Shore Fishing for Hungry Channel Catfish on the Assiniboine River

HuntFishMB Contributor – Chris Chorney

The Portage Diversion, located 45 minutes west of Winnipeg on the Assiniboine river presents itself as a world-class fishery. The water control station, built for flood mitigation to protect the Red River Valley, also supplies flourishing habitat for a wide range of aquatic life including massive catfish. Situated only a few miles south of Portage La Prairie off Highway #1, this often-overlooked runnel features an incredible experience for those who enjoy fishing from shore. Convenient public access points and parking are available along both north and south shorelines east of the Diversion.

Walking the river banks is a great way to find potential areas that hold active fish. Through personal experiences outside river bends, funnels or areas where a significant change in water movement is noticeable have contributed to my many Master Angler kitties on the Assiniboine. Locations such as these tend to be deeper and are easily identified from shore due to normally low water levels at this time of year. Weather can also play an important role, the months of September, October and November have their fair share of gloomy days, which are ideal when pursuing gargantuan cats. Overcast skies and light transitions such as morning and evening are preferred conditions that can send these light sensitive predators into a furious feeding frenzy. Some catfish enthusiasts prefer to angle at night, when these bottom dwellers move from deep water pools into the shallows. Shorelines supply refuge for minnows during the hours of darkness while offering small insects and parasites for them to feed on.

Thriving off a protein rich diet, these powerhouse fish gorge heavily during the fall, putting on the pounds before winter. Leopard frogs inhabit the river banks and can be caught sunning themselves along grassy edges near the water during the warmest periods of the day. Their keen senses complement their ninja like reflexes making them tough to catch but are a delicacy among our whisked friends. Using a small mesh net along with a stealthy approach will increase your odds. Another excellent bait is the goldeye commonly found patrolling just beneath the water surface throughout the river in large schools. These shiny silver fish offer a tasty snack and can be easily caught by anglers, using a split-shot and small hook tipped with a tiny piece of night crawler dangling a foot or two below a bobber. This has been proven to be effective when targeting this feisty species. Once caught, cut the fish into 1”-1.5” pieces then attach to your hook making sure to penetrate the scales for added holding strength.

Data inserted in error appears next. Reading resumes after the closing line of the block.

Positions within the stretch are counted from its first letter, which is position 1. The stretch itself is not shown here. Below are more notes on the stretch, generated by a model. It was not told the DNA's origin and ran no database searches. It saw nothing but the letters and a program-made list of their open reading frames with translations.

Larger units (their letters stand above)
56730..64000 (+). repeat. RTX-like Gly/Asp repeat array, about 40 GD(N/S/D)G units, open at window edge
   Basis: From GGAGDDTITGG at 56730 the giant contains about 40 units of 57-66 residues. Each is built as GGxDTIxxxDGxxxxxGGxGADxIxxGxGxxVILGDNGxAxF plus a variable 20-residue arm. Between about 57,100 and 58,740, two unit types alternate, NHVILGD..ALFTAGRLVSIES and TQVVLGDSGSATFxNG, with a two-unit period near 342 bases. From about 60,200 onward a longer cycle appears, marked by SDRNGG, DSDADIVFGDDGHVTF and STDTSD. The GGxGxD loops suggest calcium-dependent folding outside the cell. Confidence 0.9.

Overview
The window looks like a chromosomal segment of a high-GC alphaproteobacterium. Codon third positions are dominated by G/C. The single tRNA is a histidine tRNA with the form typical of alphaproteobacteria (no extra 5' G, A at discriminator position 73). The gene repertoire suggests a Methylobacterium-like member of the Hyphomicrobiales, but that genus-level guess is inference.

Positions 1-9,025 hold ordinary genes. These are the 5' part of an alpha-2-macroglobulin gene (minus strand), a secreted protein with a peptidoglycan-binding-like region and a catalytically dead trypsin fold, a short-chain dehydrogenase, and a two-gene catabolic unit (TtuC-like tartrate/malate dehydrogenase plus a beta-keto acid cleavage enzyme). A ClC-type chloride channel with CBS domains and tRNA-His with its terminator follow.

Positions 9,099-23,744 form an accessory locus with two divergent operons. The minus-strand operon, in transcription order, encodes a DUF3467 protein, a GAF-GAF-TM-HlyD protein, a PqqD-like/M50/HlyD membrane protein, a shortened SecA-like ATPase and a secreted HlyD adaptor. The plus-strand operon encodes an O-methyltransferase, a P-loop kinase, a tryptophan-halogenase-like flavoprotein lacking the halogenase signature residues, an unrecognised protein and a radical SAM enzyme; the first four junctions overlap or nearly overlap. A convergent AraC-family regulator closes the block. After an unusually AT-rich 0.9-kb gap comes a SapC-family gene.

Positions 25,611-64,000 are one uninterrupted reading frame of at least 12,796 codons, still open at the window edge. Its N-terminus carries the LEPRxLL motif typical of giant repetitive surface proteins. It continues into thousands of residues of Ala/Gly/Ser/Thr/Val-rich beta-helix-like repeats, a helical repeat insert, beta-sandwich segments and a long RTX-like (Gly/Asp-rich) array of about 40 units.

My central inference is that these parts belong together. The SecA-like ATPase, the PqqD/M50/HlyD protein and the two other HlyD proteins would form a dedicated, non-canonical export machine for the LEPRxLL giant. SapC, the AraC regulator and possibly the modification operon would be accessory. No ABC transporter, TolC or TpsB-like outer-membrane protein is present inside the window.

Pre-made catfish rigs are convenient and can be purchased at most local tackle shops. If you’re the ‘do it yourself’ type manufacturing your own is also an option. Weights available in multiple sizes offer anglers the ability to fish varying conditions. For example, in strong current or on extremely windy days a heavier weight may be needed. The more the weight bounces along bottom the better chance of losing your bait or whole rig due to underlying debris such as trees and rocks etc. Catfish prefer no movement and zero resistance, putting a rod in a secure holder while allowing line to be easily pulled from the reel will increase your chances of a successful hook up. Once caught, these gigantic river monsters put up an intense bout of tug-a-war consisting of wild head shakes and drag peeling runs. Bring along a strong long-handled net, which will save you from getting wet feet or possibly worse injuring yourself on slippery banks or jagged rocks. A good bump board is also recommended for these pure muscle fish that are best measured laying flat on there undersides.

So the next time you’re looking for that action-packed off the shore fishing experience that’ll send you home with sore arms and great memories, check out the Portage Diversion and don’t forget your camera!

For more information, visit our Channel Catfish page.